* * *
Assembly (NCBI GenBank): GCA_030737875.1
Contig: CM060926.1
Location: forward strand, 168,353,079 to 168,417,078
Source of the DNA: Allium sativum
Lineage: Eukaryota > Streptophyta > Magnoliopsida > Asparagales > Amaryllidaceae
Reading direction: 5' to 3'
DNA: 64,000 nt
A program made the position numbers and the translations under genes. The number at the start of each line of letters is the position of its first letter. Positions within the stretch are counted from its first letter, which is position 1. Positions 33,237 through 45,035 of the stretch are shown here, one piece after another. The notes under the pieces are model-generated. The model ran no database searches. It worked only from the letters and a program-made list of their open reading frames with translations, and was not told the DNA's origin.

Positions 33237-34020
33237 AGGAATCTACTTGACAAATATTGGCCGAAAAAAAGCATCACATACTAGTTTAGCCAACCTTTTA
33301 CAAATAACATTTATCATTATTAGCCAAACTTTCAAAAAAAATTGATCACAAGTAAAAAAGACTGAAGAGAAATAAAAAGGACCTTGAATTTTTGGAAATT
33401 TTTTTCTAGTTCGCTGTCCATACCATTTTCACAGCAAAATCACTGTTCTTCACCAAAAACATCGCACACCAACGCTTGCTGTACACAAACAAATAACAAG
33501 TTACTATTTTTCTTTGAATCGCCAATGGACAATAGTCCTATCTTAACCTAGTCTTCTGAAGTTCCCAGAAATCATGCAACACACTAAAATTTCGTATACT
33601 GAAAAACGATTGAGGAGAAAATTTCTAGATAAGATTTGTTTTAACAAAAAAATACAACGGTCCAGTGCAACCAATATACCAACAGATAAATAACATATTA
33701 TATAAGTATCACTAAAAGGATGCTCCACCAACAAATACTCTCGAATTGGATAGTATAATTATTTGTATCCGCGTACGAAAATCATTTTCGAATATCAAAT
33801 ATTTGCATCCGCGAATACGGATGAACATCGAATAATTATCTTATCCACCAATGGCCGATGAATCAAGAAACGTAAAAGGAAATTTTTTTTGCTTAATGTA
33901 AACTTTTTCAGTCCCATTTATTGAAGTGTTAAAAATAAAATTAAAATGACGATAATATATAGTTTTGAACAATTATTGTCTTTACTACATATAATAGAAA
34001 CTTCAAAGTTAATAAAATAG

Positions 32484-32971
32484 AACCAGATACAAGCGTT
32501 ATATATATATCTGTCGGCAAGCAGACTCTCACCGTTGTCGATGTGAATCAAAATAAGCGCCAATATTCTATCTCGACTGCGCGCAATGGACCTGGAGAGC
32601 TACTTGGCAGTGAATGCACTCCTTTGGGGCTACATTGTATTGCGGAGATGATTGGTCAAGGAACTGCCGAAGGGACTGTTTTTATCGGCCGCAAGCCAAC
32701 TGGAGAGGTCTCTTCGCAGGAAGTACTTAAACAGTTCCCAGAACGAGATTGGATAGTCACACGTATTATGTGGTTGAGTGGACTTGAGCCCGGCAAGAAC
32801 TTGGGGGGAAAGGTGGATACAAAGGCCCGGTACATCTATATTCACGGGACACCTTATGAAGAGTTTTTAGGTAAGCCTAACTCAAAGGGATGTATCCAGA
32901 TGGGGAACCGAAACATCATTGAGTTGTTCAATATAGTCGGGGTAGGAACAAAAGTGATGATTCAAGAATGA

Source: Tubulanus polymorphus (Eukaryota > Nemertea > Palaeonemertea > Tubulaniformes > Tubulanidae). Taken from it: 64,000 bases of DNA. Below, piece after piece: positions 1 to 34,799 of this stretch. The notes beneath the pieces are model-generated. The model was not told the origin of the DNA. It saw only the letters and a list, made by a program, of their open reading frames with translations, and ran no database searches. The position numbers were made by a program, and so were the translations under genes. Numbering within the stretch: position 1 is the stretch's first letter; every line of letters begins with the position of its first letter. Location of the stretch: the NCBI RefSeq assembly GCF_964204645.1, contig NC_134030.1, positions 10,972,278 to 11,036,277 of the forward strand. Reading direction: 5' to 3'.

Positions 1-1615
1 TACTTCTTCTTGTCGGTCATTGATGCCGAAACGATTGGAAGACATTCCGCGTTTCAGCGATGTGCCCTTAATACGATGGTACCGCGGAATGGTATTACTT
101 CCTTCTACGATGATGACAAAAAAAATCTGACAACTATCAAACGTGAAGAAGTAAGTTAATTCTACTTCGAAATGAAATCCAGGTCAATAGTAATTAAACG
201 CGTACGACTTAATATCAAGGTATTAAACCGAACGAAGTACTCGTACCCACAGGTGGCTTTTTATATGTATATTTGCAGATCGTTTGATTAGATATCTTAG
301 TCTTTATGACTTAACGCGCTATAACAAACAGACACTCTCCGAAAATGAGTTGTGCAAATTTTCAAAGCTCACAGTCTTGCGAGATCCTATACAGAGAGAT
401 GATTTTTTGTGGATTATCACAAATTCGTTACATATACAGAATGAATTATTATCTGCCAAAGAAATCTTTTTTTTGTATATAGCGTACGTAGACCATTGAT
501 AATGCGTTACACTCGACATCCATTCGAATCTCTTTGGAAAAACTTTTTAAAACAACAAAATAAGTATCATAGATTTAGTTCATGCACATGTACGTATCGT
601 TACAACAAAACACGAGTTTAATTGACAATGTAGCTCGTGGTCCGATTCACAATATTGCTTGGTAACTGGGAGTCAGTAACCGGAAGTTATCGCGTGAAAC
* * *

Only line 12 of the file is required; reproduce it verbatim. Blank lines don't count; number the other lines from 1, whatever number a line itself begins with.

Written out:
33401 TTTTTCTAGTTCGCTGTCCATACCATTTTCACAGCAAAATCACTGTTCTTCACCAAAAACATCGCACACCAACGCTTGCTGTACACAAACAAATAACAAG